🔒 Beyond the noise: A closer look at the fragility of financial data – Allison Schrager

In the labyrinth of finance, where chaos reigns, data emerges as a beacon of order. Yet, beneath the surface lies a disconcerting truth: the numbers, the prices, are inherently flawed. A scholarly dispute unveils the fragility of certainty in factor investing, revealing the ever-shifting nature of financial data. As markets evolve and data proliferates, we must confront the cacophony of noise that obscures the path to clarity, relying on both data and human judgment to navigate the turbulent waters of modern finance.

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By Allison Schrager ___STEADY_PAYWALL___

I was attracted to finance because it promised some order amid chaos. Here was this market, with billions of transactions a day — and yet it managed to set a price for each asset, a price that put a literal number on the value of future risks, or more precisely how much people value those risks in the present day. The world is inundated with information — about individual companies, about the macro economy, about geopolitical risk, about (not to get too meta) prices themselves — and this price incorporated all that, almost instantaneously. This is the definition of market efficiency.

Except for one small thing: This number, this price, has always been a little wrong. Data, as it turns out, has issues.

roiling controversy in finance is a reminder that any certainty anyone ever had was an illusion. It concerns an academic paper that questions the benefits of factor investing, in which investors make decisions based on “factors” such as a company’s size or how its share price compares to the value of its assets. The theory is that such investments can deliver better returns than the market as a whole.

The paper argues that the data collected and made public by the fathers of factor investing, Kenneth French and Eugene Fama, changed over time — and when the numbers changed, so did the estimates of the factors and their value to your portfolio. True, both the new and old data suggest there are benefits to factor investing, but how much depends on which data are used.

This is not just an academic argument. The factor model is taught in business schools and often used to assess market performance and the price of capital. Fama and French are also affiliated with Dimensional Fund Advisors (DFA), a mutual fund company which offers funds that over-weight the factors. DFA staff assist with the Fama/French data in a non-transparent way to outsiders.

Full disclosure: I worked at DFA more than 10 years ago with Fama and French on another, unrelated data project. One lesson that has stuck with me is that all financial data, no matter the source, are very noisy. And by noisy, I mean unreliable. Most estimates made from financial data are extremely sensitive to the time frame that is selected and any assumptions that are made (and assumptions must always be made). No one should ever take an estimate of a financial variable as an actual fact.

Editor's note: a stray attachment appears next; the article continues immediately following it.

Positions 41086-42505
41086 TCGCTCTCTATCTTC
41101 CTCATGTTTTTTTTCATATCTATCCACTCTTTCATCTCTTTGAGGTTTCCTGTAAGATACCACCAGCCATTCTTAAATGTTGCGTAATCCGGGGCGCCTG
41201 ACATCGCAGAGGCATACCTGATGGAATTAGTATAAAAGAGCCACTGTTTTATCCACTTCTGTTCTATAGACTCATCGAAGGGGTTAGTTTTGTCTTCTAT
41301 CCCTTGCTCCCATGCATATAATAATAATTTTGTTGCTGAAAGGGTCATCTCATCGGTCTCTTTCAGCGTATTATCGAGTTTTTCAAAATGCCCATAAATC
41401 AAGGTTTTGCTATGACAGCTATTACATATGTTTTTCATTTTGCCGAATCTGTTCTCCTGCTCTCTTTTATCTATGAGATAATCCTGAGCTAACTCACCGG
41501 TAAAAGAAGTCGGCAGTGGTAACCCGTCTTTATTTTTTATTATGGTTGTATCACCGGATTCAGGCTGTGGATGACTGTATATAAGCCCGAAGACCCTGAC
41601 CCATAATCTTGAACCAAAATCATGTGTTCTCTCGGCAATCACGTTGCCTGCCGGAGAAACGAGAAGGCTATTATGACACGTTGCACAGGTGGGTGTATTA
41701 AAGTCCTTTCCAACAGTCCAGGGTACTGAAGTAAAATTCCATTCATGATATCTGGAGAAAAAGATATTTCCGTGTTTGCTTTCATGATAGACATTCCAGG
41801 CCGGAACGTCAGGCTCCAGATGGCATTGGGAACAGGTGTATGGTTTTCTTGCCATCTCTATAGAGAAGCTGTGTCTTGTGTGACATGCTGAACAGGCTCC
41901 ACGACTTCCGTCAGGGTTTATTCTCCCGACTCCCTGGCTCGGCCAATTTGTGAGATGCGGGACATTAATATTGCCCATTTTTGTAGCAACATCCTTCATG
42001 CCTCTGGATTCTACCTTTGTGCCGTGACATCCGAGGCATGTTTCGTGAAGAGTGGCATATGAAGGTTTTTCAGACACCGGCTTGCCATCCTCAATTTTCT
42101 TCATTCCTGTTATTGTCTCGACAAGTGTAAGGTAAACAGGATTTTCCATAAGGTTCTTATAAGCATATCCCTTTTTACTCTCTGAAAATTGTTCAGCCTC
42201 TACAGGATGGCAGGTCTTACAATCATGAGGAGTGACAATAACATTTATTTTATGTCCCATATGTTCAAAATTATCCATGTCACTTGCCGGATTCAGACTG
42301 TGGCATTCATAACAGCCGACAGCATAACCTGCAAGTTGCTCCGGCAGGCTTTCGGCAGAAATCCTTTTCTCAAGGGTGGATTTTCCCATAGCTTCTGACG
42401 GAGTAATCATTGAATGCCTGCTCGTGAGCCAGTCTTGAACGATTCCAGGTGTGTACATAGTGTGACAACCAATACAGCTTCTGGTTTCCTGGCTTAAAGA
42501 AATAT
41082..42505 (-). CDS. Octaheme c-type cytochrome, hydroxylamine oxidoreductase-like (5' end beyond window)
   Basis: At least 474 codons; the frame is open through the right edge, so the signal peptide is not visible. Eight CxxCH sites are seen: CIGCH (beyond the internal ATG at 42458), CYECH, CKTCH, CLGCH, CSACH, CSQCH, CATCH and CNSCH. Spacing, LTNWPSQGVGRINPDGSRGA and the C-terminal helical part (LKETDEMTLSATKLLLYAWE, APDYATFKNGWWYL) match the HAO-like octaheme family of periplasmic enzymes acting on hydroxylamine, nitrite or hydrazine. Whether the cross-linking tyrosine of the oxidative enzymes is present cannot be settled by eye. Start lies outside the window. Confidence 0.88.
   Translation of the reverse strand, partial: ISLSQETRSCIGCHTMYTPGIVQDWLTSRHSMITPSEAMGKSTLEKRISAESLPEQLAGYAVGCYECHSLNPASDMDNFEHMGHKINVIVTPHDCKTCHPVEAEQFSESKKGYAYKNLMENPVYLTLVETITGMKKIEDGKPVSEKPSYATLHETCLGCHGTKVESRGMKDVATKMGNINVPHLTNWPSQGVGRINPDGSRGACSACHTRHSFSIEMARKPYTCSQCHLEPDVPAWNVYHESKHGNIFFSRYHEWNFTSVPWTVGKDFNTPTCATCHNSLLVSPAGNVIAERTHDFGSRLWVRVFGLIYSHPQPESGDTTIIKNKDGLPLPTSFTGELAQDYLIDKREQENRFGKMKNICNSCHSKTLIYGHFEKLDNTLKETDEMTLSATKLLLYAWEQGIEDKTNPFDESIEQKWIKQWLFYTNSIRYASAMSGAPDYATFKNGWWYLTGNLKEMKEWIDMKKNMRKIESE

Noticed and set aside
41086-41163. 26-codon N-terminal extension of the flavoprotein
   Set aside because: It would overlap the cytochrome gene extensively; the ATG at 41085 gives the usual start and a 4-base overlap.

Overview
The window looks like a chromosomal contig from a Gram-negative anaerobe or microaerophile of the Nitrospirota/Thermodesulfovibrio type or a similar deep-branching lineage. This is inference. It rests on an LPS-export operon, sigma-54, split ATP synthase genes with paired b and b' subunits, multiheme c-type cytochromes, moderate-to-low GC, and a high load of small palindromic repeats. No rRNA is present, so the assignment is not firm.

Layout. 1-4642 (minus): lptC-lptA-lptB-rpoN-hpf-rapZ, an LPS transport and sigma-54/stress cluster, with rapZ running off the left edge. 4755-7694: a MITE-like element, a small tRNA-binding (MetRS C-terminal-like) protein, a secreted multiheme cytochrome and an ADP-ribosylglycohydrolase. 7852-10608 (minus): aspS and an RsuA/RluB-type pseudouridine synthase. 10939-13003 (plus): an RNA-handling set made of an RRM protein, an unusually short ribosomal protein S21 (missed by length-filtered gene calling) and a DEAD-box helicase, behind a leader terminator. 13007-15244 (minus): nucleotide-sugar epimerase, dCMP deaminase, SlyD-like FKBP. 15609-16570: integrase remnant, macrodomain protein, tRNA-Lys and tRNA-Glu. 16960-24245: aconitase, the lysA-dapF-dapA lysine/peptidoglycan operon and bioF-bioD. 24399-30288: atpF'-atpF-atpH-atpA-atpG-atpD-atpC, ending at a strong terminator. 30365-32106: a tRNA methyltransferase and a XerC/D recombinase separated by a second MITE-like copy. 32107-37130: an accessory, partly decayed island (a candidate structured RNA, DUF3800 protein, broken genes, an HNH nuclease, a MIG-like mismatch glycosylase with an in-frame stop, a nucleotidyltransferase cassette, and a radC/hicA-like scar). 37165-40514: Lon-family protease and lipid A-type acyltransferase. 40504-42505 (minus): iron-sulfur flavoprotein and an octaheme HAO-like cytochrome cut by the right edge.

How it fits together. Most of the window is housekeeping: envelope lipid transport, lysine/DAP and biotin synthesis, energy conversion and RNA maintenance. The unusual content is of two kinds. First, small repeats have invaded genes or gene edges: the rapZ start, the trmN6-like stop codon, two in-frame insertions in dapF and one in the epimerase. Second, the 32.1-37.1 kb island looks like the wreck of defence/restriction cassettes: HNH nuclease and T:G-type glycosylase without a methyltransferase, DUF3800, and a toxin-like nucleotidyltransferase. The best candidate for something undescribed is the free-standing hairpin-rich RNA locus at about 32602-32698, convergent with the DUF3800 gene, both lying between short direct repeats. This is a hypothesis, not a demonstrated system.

Constructing a data set requires making many judgments, and data are often revised as more becomes available, either through changes in regulations or measurement practices. And factor data are especially noisy because they require making assumptions about which calculations should be made to define “value stocks” or small companies. It’s a process that is very much open to interpretation.

Noise is not only a fact of life for financial data, it is present in economic datahealth data even data about Reddit comments. As the great Fischer Black said in his prescient article on data noise, published almost 40 years ago: “I think almost all markets are efficient almost all of the time. ‘Almost all’ means at least 90%.”

Even 90% makes for a lot of noise.

Data not only paints a murky picture of the past, it also clouds our vision of the future. The data can’t hide the fact that value investing has had a bad few years, or that the outlook for small firms may not be much better as large technology firms continue to dominate the market.

It could be that these factors are just going through a rough patch, as they do from time to time. Or it could indicate deeper changes. A market that values intangible capital — intellectual property instead of machines — could mean value stocks will have lower returns. An economy in which the ability to scale and dominate markets is more important could mean small companies will be less valuable. A changing world means less reliable and more volatile estimates.

As the replication crisis in the social sciences continues, it’s important to note that few academics have been found to be dishonest. Many of the discrepancies simply reflect the arbitrariness of working with data, and whatever assumptions the researcher had to make. The age of big data should make for more consistent and reliable work — but a lot of data can also include a lot of be noise.

This controversy in finance is instructive. The amount of data is just staggering, not only about market transactions but also about such things as medical interventions. It’s often noisy, and not even the latest tools — I’m talking about you, AI — can make it completely reliable. As we move into a world in which data is far more accessible, we should be far more aware of its limitations.

I am not being post-modern here. Data is still an incredibly valuable tool that helps people make more rational and informed choices. Black’s 90% estimate is about right — and 90% is much better than nothing. Even with all the noise, the data still show factor investing can be a sound strategy and good way of understanding the market. But in a world of Big Data, we all need to be prepared for some Big Noise. That means never assuming precision, and tempering what the data tells us with our own good old-fashioned human judgment

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